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Who Should Have Known?
by Richard Cohen
Washington Post
May 6, 2003

This week the United States Army did the oddest thing in this Age of Bush: It reprimanded six soldiers in connection with the Iraqi prisoner abuse scandal -- not for what they did but for not knowing what others were doing. An Army spokesman put it this way: "They should have known. . . ." If that's the standard, then half the Bush administration will soon be gone.

Maybe first to get the accountability ax will be Defense Secretary Donald Rumsfeld. He certainly should have known that a scandal was brewing in Iraqi prisons, and he should have bothered to read the Pentagon report detailing what went wrong. Instead, the Pentagon tried to delay CBS's "60 Minutes II" from showing pictures of prisoner abuse and then, in an amazing public relations offensive, sent the chairman of the Joint Chiefs, Gen. Richard B. Myers, on three Sunday talk shows to announce -- a little bugle call here -- that he had not read the report either. It had been available since March.

As is almost always the case, the Pentagon did not tell the State Department that a wee spot of trouble was coming its way because, as we know, the Pentagon doesn't tell the State Department anything. Who cares if a billion or so people in the Islamic world have a snit? The Bushies hardly do diplomacy anyway. It's for sissies. At a certain level -- a very high one -- the Bush administration is as dysfunctional as it is cocky.

But if accountability is going to be the new order of the day, there's no telling where things will wind up. What will happen to CIA chief George Tenet, who assured the president that Iraq was a virtual storehouse of weapons of mass destruction? It was "a slam dunk," the spy chief said. He should have known otherwise, but he did not. No matter. Instead of a reprimand, Bush always expresses confidence in him and probably has given him a nickname, Slam Dunk George.

Or take Condoleezza Rice. Should she have known that Bush was blowing smoke when he told the nation that Iraq had tried to buy uranium from Niger? Yes, indeed. There was no such nuclear program in Iraq, and it hadn't attempted to make that uranium purchase. The CIA knew that, yet Bush said otherwise. Once again, no reprimand. Instead, she was rewarded with more sleepovers at Camp David.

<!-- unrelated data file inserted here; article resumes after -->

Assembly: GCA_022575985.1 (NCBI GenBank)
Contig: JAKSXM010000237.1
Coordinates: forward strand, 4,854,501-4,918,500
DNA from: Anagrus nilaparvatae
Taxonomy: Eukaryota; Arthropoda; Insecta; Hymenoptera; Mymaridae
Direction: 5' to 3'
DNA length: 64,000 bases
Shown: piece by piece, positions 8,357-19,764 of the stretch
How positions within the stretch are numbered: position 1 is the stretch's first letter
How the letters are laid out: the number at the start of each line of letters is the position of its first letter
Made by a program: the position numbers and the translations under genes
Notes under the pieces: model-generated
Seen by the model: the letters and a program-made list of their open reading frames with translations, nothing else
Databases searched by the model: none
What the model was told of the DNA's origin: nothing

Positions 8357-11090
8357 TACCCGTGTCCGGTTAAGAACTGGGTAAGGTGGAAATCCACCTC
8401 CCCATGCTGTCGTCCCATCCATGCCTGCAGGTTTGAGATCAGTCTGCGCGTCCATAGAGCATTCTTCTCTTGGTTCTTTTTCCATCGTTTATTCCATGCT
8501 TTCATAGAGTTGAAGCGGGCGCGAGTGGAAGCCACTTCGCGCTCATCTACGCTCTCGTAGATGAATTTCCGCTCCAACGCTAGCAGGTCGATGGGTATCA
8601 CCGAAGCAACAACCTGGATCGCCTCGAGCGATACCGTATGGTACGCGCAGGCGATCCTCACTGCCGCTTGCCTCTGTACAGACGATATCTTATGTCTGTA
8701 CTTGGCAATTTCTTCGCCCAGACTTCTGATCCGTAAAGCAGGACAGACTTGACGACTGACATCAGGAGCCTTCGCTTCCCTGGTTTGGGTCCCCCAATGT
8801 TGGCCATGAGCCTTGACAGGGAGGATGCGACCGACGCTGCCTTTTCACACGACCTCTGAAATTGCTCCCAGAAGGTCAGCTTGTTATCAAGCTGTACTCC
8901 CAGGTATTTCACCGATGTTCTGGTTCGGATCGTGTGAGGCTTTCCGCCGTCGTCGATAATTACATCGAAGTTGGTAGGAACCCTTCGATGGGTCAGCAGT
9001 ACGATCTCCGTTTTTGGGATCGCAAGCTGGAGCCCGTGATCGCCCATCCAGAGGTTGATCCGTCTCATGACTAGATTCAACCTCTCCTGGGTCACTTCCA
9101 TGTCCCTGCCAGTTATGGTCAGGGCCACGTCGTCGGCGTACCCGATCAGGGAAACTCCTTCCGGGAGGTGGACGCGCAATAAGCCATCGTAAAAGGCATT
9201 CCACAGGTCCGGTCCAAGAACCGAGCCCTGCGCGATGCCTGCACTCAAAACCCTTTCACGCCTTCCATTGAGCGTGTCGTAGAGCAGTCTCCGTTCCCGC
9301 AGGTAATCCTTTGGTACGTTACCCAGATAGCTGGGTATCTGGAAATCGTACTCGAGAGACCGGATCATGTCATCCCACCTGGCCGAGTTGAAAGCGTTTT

What about Dick Cheney? He was the leading hawk in the White House, so anxious to go to war with Iraq that Secretary of State Colin Powell characterized him as feverish. The vice president repeatedly insisted that Iraq had "reconstituted" its nuclear weapons program. Should he have knownbetter? To revert to Cheney talk, you betcha.

Should Rumsfeld have known that stabilizing Iraq would require more troops than he allotted? Gen. Eric K. Shinseki had said so, but the Army chief of staff was brushed aside and treated as an eccentric.

Should Rummy and his deputy, Paul Wolfowitz, have known that U.S. troops might not be universally greeted with flowers, kisses and donations to the Bush reelection campaign? It would have been prudent planning.

Should they have known that Iraqi oil might not cover the cost of the occupation? Probably. Should they have had enough troops on the ground to prevent looting and a general breakdown of law and order? Well, some might think so -- but not, apparently, the president.

You and I can argue the wisdom of going into Iraq some other time. What is not arguable, I think, is that the invasion and occupation were marked every step of the way by incompetence, smugness and repeated mistakes. Yet the only people to feel the opprobrium of the White House are those, such as Richard Clarke or Joseph Wilson, who had the nerve, the gall, the immense chutzpah to question administration policy.

The new accountability could be a wonderful thing. It comes a bit late in the game, maybe, and will almost surely be limited to expendable underlings, but a supine Congress just might get the idea and start asking some hard questions about how things went so bad in Iraq. It might begin with Rumsfeld and ask him a more pertinent version of that famous question -- not what did you know and when did you know itbut why, damn it, didn't you know it in the first place?


2004 The Washington Post Company

Posted: May 14, 2004


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